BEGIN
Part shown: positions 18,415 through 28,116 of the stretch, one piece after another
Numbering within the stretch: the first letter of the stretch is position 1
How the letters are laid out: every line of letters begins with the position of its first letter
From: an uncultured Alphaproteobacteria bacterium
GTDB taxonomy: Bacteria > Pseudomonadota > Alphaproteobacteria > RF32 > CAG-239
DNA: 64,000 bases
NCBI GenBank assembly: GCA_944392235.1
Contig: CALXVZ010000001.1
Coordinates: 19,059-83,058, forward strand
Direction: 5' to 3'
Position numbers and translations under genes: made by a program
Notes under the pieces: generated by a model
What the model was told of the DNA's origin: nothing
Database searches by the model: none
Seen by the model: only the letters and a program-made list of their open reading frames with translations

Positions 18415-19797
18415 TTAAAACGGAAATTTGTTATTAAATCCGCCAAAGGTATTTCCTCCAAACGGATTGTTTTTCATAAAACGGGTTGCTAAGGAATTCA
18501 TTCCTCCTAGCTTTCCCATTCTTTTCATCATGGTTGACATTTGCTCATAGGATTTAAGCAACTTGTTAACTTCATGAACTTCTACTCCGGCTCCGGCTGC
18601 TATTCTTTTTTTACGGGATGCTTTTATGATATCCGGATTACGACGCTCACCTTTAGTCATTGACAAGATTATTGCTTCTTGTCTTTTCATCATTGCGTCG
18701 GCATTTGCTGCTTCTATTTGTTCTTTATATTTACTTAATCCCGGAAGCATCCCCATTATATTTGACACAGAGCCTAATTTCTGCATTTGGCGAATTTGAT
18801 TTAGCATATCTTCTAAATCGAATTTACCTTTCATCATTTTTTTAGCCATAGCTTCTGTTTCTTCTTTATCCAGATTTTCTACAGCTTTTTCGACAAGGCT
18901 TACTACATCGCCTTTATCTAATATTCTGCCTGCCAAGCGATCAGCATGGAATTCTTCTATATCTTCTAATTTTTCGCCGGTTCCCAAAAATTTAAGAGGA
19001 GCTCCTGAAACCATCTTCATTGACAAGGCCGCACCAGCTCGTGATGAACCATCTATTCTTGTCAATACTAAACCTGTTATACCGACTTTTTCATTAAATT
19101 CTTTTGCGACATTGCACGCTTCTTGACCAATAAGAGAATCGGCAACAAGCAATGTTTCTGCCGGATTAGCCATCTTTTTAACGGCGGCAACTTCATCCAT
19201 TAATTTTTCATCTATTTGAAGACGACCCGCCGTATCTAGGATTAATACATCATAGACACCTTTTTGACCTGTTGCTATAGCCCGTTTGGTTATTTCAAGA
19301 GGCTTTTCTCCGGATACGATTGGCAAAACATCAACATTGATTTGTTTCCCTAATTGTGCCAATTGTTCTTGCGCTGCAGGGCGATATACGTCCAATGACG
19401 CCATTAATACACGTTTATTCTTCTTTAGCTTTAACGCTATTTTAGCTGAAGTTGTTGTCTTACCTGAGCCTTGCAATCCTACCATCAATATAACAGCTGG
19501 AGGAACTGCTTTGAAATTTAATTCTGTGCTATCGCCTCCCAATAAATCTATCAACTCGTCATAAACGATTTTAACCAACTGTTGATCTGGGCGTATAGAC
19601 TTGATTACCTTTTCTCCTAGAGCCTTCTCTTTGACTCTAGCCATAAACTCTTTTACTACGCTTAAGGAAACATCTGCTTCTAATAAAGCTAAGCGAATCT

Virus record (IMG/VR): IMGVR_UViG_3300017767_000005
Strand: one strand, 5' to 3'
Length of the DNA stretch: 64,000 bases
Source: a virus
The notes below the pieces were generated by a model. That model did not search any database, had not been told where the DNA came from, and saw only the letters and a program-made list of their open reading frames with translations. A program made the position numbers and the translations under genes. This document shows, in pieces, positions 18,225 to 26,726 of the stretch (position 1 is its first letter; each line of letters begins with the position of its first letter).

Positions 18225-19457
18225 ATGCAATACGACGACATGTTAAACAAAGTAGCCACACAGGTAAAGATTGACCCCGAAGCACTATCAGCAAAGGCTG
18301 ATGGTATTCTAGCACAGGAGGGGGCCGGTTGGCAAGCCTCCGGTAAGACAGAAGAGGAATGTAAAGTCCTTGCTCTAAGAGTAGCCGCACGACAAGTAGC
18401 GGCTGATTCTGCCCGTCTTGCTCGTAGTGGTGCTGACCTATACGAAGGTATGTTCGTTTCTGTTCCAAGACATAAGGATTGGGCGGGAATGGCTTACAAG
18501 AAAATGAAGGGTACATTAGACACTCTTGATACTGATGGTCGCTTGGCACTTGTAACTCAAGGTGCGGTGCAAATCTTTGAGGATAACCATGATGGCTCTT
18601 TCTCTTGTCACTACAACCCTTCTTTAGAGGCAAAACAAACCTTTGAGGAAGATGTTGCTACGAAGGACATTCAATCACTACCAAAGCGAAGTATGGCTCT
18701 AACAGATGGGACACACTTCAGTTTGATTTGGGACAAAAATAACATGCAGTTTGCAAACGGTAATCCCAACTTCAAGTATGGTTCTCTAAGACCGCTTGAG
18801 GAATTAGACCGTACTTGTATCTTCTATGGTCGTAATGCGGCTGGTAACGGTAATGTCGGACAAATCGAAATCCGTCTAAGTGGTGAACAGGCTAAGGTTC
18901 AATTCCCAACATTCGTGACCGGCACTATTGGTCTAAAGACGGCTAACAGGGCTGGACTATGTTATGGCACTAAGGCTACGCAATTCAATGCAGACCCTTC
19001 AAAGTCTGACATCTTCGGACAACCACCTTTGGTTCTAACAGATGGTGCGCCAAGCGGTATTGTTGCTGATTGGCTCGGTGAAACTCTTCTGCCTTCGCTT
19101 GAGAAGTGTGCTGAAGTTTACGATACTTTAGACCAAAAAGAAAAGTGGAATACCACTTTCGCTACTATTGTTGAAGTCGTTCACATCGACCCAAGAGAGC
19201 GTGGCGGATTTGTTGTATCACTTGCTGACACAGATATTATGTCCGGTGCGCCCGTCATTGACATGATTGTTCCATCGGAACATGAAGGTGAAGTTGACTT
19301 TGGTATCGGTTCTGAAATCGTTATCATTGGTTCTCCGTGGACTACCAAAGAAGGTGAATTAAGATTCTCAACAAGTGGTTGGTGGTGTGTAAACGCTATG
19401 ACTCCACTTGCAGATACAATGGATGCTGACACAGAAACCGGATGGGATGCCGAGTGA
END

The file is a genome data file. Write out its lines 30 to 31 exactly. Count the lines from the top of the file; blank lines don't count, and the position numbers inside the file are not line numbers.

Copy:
Virus record (IMG/VR): IMGVR_UViG_3300017767_000005
Strand: one strand, 5' to 3'